The Software Fun (Funware) symposium held on November 27, 2010 at Baltan Laboratories is part of a larger series of activities. The symposium was organized to present papers in progress on the topic of software and fun, which will eventually be published in a book on Funware. The papers explore the theme of software and fun through theoretical approaches, while the accompanying exhibition in MU explores the topic of funware through artworks.
Michael Murtaugh – Do (Not) Repeat Yourself
Murtaugh provides an ethnographical account of the world of programming with witty examples from the Wiki pages hosted by Ward Cunningham. The Informal History Of Programming Ideas wiki page was created in 1996 and provides “an incomplete and casually written history of programming ideas.” The title of Murtaugh’s talk ‘Do (Not) Repeat Yourself’ refers to the idea that almost all programmers hate duplication because it “can lead to maintenance nightmares, poor factoring, and logical contradictions.” Thus, it is strongly advised to avoid duplication and repetition which is echoed in the DRY (Don’t Repeat Yourself) principle which states that “Every piece of knowledge must have a single, unambiguous, authoritative representation within a system.” Duplication can occur in architecture, requirements, code, or documentation. Duplication or repetition is considered a bad practice that produces bad code. Such code can inflict Code Smell: “a hint that something might be wrong.”
The DRY software design principle is one of the coding standards in a book titled Extreme Programming on rethinking programming practices for managers, customers and programmers. DRY is revived in the idea that “the standard should call for the least amount of work possible, consistent with the Once and Only Once rule (no duplicate code).”1 Extreme programming clearly invokes the image of extreme sports and repetition can also be experienced as a tiring physical exercise because coding is physically exhausting work.
Repetition is the root of all software evil for many programmers. It is no wonder then that the DRY principle is adhered by many popular frameworks such as Django: “Django focuses on automating as much as possible and adhering to the DRY principle.” The principle is also reflected in Django’s tagline: “Django makes it easier to build better Web apps more quickly and with less code.”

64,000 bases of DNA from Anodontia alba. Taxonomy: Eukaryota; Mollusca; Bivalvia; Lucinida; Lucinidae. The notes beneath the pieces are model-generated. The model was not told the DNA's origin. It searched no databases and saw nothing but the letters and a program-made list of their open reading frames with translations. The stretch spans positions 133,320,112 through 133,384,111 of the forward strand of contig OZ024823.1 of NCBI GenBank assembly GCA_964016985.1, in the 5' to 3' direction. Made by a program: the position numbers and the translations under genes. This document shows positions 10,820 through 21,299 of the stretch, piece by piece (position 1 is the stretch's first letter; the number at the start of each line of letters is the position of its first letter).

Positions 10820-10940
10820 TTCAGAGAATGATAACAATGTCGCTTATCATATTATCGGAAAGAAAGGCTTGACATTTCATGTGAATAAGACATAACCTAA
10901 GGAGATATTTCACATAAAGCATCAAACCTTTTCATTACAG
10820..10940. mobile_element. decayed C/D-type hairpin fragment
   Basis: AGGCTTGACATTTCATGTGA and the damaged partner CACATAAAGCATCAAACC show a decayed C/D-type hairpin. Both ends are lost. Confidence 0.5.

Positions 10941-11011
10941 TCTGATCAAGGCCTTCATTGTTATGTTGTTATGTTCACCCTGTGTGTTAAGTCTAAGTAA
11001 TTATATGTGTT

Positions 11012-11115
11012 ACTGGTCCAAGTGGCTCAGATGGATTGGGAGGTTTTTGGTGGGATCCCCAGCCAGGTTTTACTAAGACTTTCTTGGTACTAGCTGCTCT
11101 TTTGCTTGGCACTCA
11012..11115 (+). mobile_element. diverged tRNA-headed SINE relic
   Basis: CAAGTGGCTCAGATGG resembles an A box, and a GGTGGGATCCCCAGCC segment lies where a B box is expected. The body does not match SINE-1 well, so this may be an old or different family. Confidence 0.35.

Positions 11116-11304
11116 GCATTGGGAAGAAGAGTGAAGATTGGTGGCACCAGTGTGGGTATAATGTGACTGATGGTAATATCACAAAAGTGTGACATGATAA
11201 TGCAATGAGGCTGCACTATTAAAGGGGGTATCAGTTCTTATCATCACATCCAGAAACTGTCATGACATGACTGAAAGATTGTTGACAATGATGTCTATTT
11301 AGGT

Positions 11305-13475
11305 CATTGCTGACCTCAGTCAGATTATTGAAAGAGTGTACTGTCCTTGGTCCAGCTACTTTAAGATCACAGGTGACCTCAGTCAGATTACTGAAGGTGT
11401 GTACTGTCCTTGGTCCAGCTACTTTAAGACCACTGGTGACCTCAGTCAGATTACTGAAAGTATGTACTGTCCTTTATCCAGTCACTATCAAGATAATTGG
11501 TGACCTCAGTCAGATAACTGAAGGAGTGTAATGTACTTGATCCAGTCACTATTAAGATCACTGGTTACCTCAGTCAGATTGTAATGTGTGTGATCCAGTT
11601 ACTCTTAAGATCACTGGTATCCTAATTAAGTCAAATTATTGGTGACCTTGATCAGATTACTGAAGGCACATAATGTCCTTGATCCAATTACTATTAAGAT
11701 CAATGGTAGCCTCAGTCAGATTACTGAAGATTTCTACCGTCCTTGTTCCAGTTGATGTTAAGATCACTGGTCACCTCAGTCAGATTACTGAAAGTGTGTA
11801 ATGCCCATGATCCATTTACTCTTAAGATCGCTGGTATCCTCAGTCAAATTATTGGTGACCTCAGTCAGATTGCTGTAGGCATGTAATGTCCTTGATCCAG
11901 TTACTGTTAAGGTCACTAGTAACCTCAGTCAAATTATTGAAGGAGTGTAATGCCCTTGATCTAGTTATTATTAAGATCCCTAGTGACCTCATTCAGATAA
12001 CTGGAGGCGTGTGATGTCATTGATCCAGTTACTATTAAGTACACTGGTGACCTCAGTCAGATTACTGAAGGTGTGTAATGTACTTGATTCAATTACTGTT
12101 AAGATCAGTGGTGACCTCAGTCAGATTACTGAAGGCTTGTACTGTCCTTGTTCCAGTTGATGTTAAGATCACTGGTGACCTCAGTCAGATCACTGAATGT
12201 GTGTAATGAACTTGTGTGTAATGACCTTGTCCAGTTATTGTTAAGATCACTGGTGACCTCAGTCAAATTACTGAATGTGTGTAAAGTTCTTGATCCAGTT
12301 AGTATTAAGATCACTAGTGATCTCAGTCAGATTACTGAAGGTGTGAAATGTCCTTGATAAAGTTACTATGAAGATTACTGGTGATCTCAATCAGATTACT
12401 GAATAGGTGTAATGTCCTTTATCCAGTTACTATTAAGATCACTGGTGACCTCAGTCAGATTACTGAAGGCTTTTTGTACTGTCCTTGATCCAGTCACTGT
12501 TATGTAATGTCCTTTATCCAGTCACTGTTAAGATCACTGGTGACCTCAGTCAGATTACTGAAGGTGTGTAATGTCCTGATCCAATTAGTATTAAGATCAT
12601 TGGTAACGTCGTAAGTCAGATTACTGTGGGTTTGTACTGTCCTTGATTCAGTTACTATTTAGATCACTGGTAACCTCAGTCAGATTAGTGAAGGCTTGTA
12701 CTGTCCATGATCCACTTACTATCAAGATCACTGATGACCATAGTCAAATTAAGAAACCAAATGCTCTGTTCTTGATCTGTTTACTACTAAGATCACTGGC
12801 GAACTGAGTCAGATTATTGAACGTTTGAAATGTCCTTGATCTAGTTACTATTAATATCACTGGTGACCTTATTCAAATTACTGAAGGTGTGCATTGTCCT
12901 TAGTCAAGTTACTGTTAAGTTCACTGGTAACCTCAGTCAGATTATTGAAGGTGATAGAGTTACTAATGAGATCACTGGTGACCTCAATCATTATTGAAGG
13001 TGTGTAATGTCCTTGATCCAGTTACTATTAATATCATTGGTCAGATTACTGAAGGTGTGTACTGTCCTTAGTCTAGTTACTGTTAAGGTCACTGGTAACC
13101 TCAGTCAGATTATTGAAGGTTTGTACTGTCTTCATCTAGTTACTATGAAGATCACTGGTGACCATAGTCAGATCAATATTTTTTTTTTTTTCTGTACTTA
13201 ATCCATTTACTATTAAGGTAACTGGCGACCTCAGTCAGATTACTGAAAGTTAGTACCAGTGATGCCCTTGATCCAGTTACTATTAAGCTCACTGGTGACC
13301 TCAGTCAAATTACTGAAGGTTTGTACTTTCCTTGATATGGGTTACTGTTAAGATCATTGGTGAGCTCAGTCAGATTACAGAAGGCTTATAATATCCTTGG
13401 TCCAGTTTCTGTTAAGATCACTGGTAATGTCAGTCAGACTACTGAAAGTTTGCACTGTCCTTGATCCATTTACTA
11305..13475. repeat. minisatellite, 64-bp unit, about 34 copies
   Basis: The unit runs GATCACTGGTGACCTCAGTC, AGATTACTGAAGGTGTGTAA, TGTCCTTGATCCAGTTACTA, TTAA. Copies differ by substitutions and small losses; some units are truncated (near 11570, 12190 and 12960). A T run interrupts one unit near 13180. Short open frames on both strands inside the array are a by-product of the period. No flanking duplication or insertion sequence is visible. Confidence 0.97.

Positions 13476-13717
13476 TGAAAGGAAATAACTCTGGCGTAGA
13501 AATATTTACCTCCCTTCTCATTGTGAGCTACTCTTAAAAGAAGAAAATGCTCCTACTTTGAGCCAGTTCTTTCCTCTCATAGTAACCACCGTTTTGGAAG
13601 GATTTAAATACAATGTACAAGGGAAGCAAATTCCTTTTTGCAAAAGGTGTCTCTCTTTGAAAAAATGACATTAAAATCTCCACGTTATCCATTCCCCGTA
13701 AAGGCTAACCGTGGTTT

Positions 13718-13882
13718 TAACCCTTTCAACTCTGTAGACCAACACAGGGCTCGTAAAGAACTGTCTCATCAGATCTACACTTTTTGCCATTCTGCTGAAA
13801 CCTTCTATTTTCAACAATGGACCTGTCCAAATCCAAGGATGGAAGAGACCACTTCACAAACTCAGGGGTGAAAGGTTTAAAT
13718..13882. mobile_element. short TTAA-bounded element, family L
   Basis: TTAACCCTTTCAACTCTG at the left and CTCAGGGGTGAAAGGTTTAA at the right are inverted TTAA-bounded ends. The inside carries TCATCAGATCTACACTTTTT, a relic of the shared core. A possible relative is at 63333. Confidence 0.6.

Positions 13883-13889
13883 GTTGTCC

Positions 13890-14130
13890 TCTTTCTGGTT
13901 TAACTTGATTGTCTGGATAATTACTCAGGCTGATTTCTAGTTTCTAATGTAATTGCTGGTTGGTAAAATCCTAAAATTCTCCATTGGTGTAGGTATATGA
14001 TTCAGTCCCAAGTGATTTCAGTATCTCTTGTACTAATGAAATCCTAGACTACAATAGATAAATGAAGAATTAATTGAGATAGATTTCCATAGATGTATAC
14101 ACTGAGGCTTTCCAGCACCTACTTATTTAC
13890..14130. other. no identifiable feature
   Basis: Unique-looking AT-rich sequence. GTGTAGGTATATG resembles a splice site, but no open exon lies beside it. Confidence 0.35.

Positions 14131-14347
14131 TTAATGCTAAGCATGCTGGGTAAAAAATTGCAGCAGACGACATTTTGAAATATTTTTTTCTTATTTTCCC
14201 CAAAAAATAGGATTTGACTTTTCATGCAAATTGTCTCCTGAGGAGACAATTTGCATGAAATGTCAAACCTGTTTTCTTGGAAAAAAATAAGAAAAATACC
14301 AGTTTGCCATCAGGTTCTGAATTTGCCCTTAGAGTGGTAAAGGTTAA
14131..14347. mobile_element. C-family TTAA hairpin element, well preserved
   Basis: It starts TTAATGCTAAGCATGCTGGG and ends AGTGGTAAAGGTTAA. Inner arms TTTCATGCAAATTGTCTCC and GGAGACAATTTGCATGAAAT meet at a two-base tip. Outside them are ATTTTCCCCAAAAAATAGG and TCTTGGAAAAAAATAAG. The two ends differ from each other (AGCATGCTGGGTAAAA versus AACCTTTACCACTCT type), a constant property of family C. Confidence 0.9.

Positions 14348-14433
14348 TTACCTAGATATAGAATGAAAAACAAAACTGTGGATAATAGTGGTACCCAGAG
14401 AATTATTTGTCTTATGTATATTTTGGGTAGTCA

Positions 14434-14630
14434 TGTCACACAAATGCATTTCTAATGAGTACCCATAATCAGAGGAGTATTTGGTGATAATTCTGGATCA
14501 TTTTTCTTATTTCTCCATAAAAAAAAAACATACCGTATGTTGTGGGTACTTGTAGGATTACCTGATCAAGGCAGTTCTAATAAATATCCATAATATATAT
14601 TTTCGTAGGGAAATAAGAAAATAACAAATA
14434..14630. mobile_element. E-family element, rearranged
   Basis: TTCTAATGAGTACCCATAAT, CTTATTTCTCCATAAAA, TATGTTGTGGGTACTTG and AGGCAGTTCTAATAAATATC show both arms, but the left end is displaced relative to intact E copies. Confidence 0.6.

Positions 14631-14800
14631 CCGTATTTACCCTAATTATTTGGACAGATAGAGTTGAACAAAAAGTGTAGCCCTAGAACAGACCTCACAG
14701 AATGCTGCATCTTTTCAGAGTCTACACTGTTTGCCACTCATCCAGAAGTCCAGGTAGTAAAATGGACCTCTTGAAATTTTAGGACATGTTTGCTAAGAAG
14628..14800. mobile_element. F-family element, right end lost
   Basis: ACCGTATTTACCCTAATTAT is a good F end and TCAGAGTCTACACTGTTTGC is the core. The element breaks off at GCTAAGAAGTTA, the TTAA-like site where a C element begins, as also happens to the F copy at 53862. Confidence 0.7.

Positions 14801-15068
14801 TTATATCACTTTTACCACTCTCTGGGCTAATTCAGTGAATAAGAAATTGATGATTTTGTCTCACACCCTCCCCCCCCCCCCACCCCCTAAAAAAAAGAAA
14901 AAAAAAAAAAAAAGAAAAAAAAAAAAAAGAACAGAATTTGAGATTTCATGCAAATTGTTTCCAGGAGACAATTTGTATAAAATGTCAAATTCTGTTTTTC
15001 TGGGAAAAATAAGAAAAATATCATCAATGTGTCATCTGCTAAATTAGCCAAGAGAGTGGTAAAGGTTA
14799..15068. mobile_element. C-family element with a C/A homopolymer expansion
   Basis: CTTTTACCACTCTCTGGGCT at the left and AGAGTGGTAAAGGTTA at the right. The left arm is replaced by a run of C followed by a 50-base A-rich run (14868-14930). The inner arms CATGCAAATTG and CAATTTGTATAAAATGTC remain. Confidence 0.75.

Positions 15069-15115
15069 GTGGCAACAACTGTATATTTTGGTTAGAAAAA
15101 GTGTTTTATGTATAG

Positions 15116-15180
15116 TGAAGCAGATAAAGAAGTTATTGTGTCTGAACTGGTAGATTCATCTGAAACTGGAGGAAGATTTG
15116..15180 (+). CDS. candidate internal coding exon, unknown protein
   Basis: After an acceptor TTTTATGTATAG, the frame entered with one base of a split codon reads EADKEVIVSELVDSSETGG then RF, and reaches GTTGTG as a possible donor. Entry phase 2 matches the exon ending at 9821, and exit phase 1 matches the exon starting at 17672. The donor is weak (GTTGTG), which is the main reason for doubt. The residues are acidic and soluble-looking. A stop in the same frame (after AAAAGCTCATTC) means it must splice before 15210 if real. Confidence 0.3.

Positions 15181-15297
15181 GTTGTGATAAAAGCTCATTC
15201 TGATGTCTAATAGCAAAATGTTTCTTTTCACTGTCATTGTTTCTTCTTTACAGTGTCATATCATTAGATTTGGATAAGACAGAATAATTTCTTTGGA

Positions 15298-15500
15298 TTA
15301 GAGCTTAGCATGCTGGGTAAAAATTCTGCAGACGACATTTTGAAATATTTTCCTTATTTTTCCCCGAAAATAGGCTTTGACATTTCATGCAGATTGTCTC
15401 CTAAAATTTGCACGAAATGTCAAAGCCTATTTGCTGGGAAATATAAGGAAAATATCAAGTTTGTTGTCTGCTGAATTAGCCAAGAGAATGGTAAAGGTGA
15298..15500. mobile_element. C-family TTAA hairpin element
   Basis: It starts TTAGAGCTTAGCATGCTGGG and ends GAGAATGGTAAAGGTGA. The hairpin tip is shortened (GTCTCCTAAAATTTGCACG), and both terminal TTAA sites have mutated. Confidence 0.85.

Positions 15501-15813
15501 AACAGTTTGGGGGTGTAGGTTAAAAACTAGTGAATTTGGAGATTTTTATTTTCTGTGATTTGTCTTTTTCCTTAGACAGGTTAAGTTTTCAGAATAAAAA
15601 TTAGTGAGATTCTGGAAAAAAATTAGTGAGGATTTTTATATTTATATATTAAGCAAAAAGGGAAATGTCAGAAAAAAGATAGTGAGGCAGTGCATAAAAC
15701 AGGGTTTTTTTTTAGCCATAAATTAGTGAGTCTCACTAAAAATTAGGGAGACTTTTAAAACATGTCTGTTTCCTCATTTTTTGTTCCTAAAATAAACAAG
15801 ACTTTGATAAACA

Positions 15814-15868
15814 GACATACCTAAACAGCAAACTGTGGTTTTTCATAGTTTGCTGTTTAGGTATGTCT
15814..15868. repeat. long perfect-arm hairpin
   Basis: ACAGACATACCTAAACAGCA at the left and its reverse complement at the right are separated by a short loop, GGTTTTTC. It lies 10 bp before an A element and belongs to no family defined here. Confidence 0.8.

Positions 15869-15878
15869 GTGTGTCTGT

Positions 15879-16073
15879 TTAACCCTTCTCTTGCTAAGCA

There is an undervalue of the repetition in a framework which contains a community across its practicioners (in contrary to software that is experienced individually). Repetition may provide a way of learning as described by Richard Sennett in his book The Craftsman where he describes the process of learning through repetition:
Skill development depends on how repetition is organised. This is why in music, as in sports, the length of a practice session must be carefully judged: the number of times one repeats a piece can be no more than an individual’s attention span at a given stage. As skill expands, the capacity to sustain repetition increases. In music this is the so-called Isaac Stern rule, the great violinist declaring that the better your technique, the longer you can rehearse without becoming bored. There are ‘Eureka moments that turn the lock in a practice that has jammed, but they are embedded in routine. (Sennett 2008: 38)2
This may be seen in recursion/abstraction, a miraculous transformation of code through one’s repetitive work on it. The miraculous transformation through repetitive work may also provide the joy and fun in programming: “This is repetition for its own sake: like a swimmer’s strokes, sheer movement repeated becomes a pleasure in itself.” (Sennet 2008:175)
The art of repetition can be found in William S Burroughs Essay The art of ‘Do Easy’ which was made into a short film by Gus van Sant. The essay describes the art and strength of repetition and internalizing repetition into your brain as it were a computer.
According to Murtaugh, William Burroughs provides a useful alternative to DRY with a system where the mundane and the repetitive become key to unlocking a unknown knowledge in your subconscious. With this, Murtaugh concludes with the final part of William S Burroughs essay The art of ‘Do Easy:’
Take the inverse skill of the ID back into your own hands. These skills belong to you. Make them yours. You know where the wastebasket is. You can land objects in that wastebasket over you shoulder. You know how to touch and move and pick up things. Regaining these physical skills is of course simply a prelude to regaining other skills and knowledge that you have and cannot make available for your use. You know your entire past history just what year month and hour everything happened. If you have heard a language for any length of time you know that language. You have a computer in your brain. DE will show you how to use it. But that is another chapter.
Take the inverse skill of the IT back into your own hands. These skills belong to you. Make them yours. You know where the wastebasket is. You can land objects in that wastebasket over your shoulder. You know how to touch and move and pick up things. Regaining these physical skills is of course simply a prelude to regaining other skills and knowledge that you have and cannot make available for your use. You know your entire past history just what year month and hour everything happened. If you have heard a language for any length of time you know that language. You have a computer in your brain. DE will show you how to use it. But that is another chapter.
During the Q&A Wendy Chun notes that the mantra of “Don’t repeat yourself” only works by repeating.
Article Series - Funware
- Funware: Michael Murtaugh – Do (Not) Repeat Yourself
- Funware: Wendy Chun and Andrew Lison – So Fun It’s Not
- Photos from Funware _playing with software art at MU + symposium
- Funware: Wilfried Hou Je Bek – The programmer as shaman?